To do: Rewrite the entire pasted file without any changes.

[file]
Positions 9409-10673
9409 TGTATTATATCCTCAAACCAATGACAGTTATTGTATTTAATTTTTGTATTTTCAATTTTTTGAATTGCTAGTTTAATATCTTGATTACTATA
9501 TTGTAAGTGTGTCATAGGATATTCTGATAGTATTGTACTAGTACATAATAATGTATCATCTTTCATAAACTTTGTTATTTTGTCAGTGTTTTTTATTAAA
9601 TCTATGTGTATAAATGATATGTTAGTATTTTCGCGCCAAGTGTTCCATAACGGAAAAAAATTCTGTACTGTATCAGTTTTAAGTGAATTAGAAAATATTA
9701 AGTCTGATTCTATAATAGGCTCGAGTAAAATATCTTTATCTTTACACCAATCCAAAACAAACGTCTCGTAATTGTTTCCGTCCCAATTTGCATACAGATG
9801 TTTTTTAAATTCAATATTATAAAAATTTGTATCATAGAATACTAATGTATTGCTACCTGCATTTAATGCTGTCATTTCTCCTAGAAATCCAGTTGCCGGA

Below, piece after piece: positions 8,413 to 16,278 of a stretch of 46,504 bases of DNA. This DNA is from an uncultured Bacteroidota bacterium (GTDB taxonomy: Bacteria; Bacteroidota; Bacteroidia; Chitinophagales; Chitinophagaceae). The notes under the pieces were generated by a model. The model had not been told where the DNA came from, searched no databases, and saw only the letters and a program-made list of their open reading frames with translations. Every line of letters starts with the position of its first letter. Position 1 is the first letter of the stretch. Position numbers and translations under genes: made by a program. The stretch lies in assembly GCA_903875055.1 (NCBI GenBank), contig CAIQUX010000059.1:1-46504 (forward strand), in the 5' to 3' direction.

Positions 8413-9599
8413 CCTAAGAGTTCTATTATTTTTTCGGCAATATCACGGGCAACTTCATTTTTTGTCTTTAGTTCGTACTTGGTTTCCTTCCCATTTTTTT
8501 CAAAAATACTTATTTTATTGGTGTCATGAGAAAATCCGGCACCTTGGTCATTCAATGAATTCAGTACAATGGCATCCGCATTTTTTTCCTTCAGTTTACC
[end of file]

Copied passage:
Positions 9409-10673
9409 TGTATTATATCCTCAAACCAATGACAGTTATTGTATTTAATTTTTGTATTTTCAATTTTTTGAATTGCTAGTTTAATATCTTGATTACTATA
9501 TTGTAAGTGTGTCATAGGATATTCTGATAGTATTGTACTAGTACATAATAATGTATCATCTTTCATAAACTTTGTTATTTTGTCAGTGTTTTTTATTAAA
9601 TCTATGTGTATAAATGATATGTTAGTATTTTCGCGCCAAGTGTTCCATAACGGAAAAAAATTCTGTACTGTATCAGTTTTAAGTGAATTAGAAAATATTA
9701 AGTCTGATTCTATAATAGGCTCGAGTAAAATATCTTTATCTTTACACCAATCCAAAACAAACGTCTCGTAATTGTTTCCGTCCCAATTTGCATACAGATG
9801 TTTTTTAAATTCAATATTATAAAAATTTGTATCATAGAATACTAATGTATTGCTACCTGCATTTAATGCTGTCATTTCTCCTAGAAATCCAGTTGCCGGA

Below, piece after piece: positions 8,413 to 16,278 of a stretch of 46,504 bases of DNA. This DNA is from an uncultured Bacteroidota bacterium (GTDB taxonomy: Bacteria; Bacteroidota; Bacteroidia; Chitinophagales; Chitinophagaceae). The notes under the pieces were generated by a model. The model had not been told where the DNA came from, searched no databases, and saw only the letters and a program-made list of their open reading frames with translations. Every line of letters starts with the position of its first letter. Position 1 is the first letter of the stretch. Position numbers and translations under genes: made by a program. The stretch lies in assembly GCA_903875055.1 (NCBI GenBank), contig CAIQUX010000059.1:1-46504 (forward strand), in the 5' to 3' direction.

Positions 8413-9599
8413 CCTAAGAGTTCTATTATTTTTTCGGCAATATCACGGGCAACTTCATTTTTTGTCTTTAGTTCGTACTTGGTTTCCTTCCCATTTTTTT
8501 CAAAAATACTTATTTTATTGGTGTCATGAGAAAATCCGGCACCTTGGTCATTCAATGAATTCAGTACAATGGCATCCGCATTTTTTTCCTTCAGTTTACC